My husband and I had a great gig on Christmas Eve. We were hired to play two church services as part of an ensemble that included string quintet, flute, oboe, two trumpets, timpani, organ and choir. We played traditional carols, a few newer carols by John Rutter, and a Haydn mass. The services were traditional and beautiful, and they really captured the sanctity of the evening. And they got me thinking about tradition and relevance.
“Silent Night” was new once. So was “Away in a Manger”. There were times when most things we consider traditional were new and modern—the latest thing. They struck a chord with people and were used over and over, into a time when they were no longer part of the vernacular. Do they lose relevance once they are not in the same language as our day-to-day communication? Does difference automatically mean irrelevance?
It seems to me that traditions can be used either to draw people in or to alienate them. How do you make sure it’s one but not the other? Sometimes the jolt of a something unfamiliar invites people to see differently, more deeply, from a different angle. And sometimes when we strive for relevance we end up flattening things, losing the heights and depths of a piece of art in the name of accessibility. Then again, traditions can get stale and lose their effectiveness. We may forget the meaning behind them, or find them so foreign we don’t know where to begin to understand them. Sometimes artists shed new light on something by increasing accessibility. When Dante took a serious subject and wrote it in his common language of Italian instead of Latin he was doing a groundbreaking thing.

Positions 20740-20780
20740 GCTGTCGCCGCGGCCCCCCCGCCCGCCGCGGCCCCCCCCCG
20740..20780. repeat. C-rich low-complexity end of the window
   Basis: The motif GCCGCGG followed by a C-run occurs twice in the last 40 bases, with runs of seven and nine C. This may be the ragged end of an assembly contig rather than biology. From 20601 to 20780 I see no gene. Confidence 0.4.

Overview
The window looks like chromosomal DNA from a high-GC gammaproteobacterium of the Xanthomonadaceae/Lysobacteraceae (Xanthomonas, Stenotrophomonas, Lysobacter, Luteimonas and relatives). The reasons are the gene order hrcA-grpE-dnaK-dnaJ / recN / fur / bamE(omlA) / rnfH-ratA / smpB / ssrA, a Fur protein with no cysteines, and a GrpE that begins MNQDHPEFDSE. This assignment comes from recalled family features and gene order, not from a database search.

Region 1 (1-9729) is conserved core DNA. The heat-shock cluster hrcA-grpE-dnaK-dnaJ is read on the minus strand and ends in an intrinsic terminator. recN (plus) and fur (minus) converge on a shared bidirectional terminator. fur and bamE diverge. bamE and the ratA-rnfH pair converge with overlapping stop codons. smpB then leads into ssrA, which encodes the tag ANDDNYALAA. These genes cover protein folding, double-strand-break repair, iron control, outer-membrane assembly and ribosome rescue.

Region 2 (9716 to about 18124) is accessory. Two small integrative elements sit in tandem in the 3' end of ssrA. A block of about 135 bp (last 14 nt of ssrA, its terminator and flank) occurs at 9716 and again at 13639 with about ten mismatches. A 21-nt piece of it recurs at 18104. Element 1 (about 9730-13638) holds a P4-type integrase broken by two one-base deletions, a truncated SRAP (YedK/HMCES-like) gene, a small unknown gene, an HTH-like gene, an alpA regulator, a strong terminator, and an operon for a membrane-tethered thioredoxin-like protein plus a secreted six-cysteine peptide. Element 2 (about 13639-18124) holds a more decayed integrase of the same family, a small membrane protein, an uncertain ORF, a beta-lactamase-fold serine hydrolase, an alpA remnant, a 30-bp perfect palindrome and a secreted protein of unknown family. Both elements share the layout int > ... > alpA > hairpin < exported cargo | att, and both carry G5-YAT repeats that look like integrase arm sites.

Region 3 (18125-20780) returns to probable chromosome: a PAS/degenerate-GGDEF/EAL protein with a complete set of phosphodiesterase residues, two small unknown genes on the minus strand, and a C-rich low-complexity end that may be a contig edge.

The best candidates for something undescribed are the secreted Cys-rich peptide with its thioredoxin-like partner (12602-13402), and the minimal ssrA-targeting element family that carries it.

“Something old, something new, something borrowed, something blue.” A tradition in itself—but why do you think a bride is often encouraged to include each of these on her wedding day? Should we throw out the old for the new, or vice versa? Why should we limit art to one or the other when the importance is the truth at the core? Some mediums will work, others won’t, at any given moment. At another time it may take a different medium—a different language, a different color, a different tune, a different setting, to best communicate what an artist is trying to say. Personally, I get frustrated with some of the arguments about relevance—I think it is a side issue. What we want is to awaken, to shed light, to invite a person to travel deeper into truth. And I don’t think labels like “traditional”, or “progressive”, or whatever, necessarily guarantee or deny that goal.